There’s an obvious potential paradox here that I won’t even insult you explaining, but choose to believe me or not, I’m actually a pretty honest person. This is for a variety of reasons most notably: I’m bad at lying, My long-term memory is better than my short term memory and I would have a hard time keeping my facts straight (in other words, I’m bad at lying) and I, to be honest, have this strange sense of what one might call integrity wrapped around this virtue, if you will, of telling the truth. Telling the truth is better than not, most of the time, and I leave it to men smarter and men dumber than me to decide when those times might be.
Except with this whole “I’m allergic to cilantro” businesss, which WSJ quoted me on and has been the source of much discussion since. Commenters have written that they are worried I’ve exposed the lie as such and restaurateurs and cocktail hour hosts across the world will no longer take the allergy proclamation seriously. Another commenter worries that the “crying wolf” waters down the very serious allergies of people like her daughter–restaurants no longer take allergies seriously, everyone’s got an “allergy,” these days.
To be fair, I’ve always had a somewhat unfounded attitude towards allergies, with the exception of peanuts (though I resent people with peanut allergies because it means I can’t eat them on planes anymore), thinking they’re largely the result of 1) too worrisome parents who don’t feed their kids anything potentially allergy-causing and hence end up with kids “allergic” to everything 2) nature telling us we shouldn’t be eating these things we’re “allergic” too (lactose intolerant, please, eating milk from another species (and after early childhood) is unprecedented in the animal kingdom and just straight weird–yes I eat milk products) 3) a general hypochondria that has swept the nation. But, while these opinions aren’t going anywhere soon, in all seriousness, of course if a child, especially, has a physical reaction when eating a food, I don’t want to stand in the way, in any way, of them not eating that food.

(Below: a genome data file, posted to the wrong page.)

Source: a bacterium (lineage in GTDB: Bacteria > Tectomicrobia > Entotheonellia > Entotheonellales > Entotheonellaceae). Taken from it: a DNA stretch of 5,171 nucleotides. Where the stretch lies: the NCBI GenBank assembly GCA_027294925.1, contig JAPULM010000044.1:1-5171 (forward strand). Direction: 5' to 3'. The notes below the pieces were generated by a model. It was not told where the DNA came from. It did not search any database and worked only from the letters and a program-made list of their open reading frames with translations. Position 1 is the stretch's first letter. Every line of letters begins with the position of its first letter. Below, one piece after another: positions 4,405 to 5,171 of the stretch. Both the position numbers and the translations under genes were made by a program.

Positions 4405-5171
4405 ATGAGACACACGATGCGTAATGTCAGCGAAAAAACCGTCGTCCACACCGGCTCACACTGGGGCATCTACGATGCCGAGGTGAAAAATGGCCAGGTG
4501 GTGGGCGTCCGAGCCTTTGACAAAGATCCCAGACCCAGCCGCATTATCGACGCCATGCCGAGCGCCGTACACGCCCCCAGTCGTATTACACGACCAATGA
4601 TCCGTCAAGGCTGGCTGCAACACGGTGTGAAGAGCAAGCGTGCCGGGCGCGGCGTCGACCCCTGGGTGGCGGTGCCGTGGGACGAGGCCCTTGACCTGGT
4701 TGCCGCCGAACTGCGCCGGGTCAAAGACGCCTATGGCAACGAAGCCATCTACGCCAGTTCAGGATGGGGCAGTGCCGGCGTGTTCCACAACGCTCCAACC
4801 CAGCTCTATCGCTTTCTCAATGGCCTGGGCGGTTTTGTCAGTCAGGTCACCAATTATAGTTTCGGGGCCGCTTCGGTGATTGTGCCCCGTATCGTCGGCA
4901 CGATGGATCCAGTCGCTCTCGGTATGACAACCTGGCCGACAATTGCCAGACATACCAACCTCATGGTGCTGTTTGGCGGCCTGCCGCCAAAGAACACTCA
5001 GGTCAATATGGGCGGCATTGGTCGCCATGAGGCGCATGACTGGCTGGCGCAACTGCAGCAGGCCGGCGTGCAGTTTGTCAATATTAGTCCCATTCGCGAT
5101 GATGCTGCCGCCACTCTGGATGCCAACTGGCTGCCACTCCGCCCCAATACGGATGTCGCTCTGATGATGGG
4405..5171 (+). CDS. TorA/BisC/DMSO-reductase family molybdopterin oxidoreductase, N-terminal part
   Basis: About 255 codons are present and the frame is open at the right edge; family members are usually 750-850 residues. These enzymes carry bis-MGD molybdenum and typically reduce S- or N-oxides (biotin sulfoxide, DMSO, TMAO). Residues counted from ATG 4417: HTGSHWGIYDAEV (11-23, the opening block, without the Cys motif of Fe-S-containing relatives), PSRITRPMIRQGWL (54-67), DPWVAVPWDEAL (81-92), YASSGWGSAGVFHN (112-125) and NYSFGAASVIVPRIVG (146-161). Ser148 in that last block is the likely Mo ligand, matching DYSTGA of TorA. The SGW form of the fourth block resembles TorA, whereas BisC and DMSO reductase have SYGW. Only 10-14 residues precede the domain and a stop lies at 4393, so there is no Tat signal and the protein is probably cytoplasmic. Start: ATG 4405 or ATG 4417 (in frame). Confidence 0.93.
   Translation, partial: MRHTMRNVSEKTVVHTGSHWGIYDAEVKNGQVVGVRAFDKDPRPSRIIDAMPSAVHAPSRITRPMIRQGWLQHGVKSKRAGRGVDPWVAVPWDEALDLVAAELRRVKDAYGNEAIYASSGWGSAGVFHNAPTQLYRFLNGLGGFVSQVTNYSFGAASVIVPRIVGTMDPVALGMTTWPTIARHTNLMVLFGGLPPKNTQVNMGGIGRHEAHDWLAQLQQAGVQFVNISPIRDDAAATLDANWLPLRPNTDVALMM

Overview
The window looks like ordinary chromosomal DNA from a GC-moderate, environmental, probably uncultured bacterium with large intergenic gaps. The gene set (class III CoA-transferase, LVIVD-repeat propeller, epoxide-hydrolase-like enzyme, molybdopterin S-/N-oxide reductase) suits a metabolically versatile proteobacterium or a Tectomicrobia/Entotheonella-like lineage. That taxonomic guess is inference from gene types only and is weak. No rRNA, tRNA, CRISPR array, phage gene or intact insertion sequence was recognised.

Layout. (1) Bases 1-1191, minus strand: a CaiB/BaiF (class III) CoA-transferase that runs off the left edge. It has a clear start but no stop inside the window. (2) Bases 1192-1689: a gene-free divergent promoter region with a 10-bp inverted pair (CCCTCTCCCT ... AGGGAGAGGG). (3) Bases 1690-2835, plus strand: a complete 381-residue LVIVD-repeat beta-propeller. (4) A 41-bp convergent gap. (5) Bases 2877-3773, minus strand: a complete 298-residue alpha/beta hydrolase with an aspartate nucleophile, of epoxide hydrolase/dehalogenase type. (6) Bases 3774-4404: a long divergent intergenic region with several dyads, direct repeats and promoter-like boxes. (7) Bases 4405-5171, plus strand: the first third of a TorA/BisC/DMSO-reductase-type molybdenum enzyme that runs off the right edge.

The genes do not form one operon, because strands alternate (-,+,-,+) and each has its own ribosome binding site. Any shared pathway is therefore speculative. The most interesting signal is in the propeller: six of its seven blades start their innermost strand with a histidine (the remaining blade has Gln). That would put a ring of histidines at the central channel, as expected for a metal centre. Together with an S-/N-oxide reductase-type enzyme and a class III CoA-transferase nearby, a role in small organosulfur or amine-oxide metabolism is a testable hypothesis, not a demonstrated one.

So then the question becomes, do I, a paying customer deserve to get what I want? Yes. I think so. I treat “the help” politely and when I’ve explained I don’t like, even hate cilantro, it finds a way onto the plate. Those of you who have watched a certain amount of Sex and the City know that the Carrie Bradshaw character does not like parsley and uses the same lying technique to avoid getting parsley in her food. This of course annoys Berger to no end and is probably the beginning of the end of their relationship, but I digress. I get what I want when I lie. It carries that I could do this in other arenas of my life, (get what I want by lying) but one must sacrifice one’s integrity with calculation and consideration for mankind.
I would argue that the rampant allergic-ness of America has in fact made it easier to have an allergy in America (described above) and that while this makes things more difficult and annoying for chefs, it makes things better for diners, in other words for the demand to the restaurant’s supply, and those with allergies have nothing to fear from liars like me, and cilantro haters calling themselves allergic similarly have nothing to fear because the chef is obliged to take the allergy seriously. But cilantro haters out there, if your hate is as real, as tangible, as undeniable as mine, it is as serious an unpleasantry as most not-serious allergies (which is to say most allergies) and if lying means I can enjoy a meal, one man’s hives is another man’s ruined palate and dining experience, let’s leave it at that.
And lying’s kind of fun too.